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In my experience, dislike of math usually really means that one's teachers are bad. The sad truth is that there are a lot of math teachers out there who simply aren't fit to be in a classroom. They haven't done or even seen a single shred of real mathematics and have no appreciation for where the field comes from or why it is important. Some of them probably even hate math too, and this feeling gets passed down to most of their students. Then some of those students will somehow become teachers and pass it down to their students, and so on. It's really quite a sad state of affairs.


I'd like to throw in an additional vote for Khan Academy. At first, I was very skeptical about how qualified the lecturer could be. (Usually when people say a math resource is good, it either means that it is a completely meaningless cookbook, or that it is extremely technical and dense and hard to learn out of.) However, after skimming through several of the videos, I've noticed that he talks through all of the concepts and then shows how to apply them. They're very good.

Best of luck to everyone.
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Old 05-15-2012, 07:58 PM   #13
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When I was in high school I hated math once I got to Algebra. The reason for that was I was told things like "I don't care if you have the right answer, how did you do it?" which didn't make sense, especially when I asked why it mattered I was told "because it does" and that's it.

It also didn't help that when I had procedural problems the teachers could only quote from the book which told me they didn't understand it and were just parroting.

Then, years later, I learned there are many different learning styles but each teacher only knows their own and will try to teach things that way. If your learning style doesn't match you are S.O.L.. Once I realized this I started asking around online and found people who could explain things to me in a way that made sense to me, then, math became not only understandable, but fun!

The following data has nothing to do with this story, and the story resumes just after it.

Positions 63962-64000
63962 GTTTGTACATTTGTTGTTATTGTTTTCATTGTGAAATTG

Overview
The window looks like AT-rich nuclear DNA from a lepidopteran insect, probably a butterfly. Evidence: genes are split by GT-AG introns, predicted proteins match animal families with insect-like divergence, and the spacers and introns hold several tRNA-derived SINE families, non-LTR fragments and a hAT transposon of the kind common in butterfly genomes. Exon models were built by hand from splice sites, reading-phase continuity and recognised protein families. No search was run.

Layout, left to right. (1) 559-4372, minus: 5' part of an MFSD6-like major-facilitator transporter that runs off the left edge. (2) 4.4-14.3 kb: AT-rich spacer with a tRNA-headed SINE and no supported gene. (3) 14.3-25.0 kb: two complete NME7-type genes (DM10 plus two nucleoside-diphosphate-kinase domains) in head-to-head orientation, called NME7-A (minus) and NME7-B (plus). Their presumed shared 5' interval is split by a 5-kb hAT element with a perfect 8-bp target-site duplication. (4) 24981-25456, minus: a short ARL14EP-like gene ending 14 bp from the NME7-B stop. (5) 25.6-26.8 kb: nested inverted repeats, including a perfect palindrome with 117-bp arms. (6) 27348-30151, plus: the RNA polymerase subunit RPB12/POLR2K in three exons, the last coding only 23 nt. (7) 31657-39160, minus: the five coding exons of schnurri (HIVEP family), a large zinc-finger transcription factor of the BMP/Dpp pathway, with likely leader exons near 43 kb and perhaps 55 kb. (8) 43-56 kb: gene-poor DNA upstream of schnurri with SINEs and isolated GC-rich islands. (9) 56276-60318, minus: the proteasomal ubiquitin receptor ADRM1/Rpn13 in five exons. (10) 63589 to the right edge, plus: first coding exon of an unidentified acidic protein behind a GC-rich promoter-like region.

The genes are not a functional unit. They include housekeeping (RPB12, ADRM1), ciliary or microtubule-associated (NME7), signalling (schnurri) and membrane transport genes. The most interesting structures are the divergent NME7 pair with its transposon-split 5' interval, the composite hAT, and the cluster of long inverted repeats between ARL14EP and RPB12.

I'm now working on a degree in physics and am not only managing it, I'm enjoying it! Had anyone told me that in highschool I would have called them crazy.

It really is about your instructors. If they suck, you'll hate it. Find a good one and it becomes an entirely new experience.
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Old 05-15-2012, 10:49 PM   #14
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Math is like, you know, with numbers. I like that part.
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Old 05-16-2012, 12:46 AM   #15
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  Originally Posted by Madwolf
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When I was in high school I hated math once I got to Algebra. The reason for that was I was told things like "I don't care if you have the right answer, how did you do it?" which didn't make sense

It is really rather hard to explain to a student why they should care about rigor. One good reason, even when explaining to people that don't care about rigor for rigor's sake, is that eventually your intuition is going to fail. You're either not going to have an intuitive answer available, or your intuition will be wrong. If you haven't been practicing going through step by step until then, you're not going to be able to get back up on your feet.

Conversely, if you've been sitting there obediently following instructions for many years, there's going to come a time when the instructions are too complicated to remember, and you need the intuition to properly grasp what's going on, even just to perform whatever procedure you're trying to perform. That intuition is frequently geometric, even when the underlying problem is fundamentally algebraic. For example, much of linear algebra starts out as being algebraic, but so very much geometry manifests itself as you study it.

 
It really is about your instructors. If they suck, you'll hate it. Find a good one and it becomes an entirely new experience.

I agree with this.

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Old 05-16-2012, 02:57 AM   #16
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Unlike JMD^^ I don't like numbers. I like the part with the greek letters. Alpha? Alpha your ass! Beta? Beta not be jiving me! Math is for for party rocking. Big time. Say, know how do you say "big time" in math?
[HIDE="BIG TIME"]
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Old 05-16-2012, 03:09 AM   #17
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I enjoy math. Being comfortable with it opens up so many areas of human thought to your understanding.

Also, I like the videos on this blog, especially "Doodling in Math Class: Snakes + Graphs":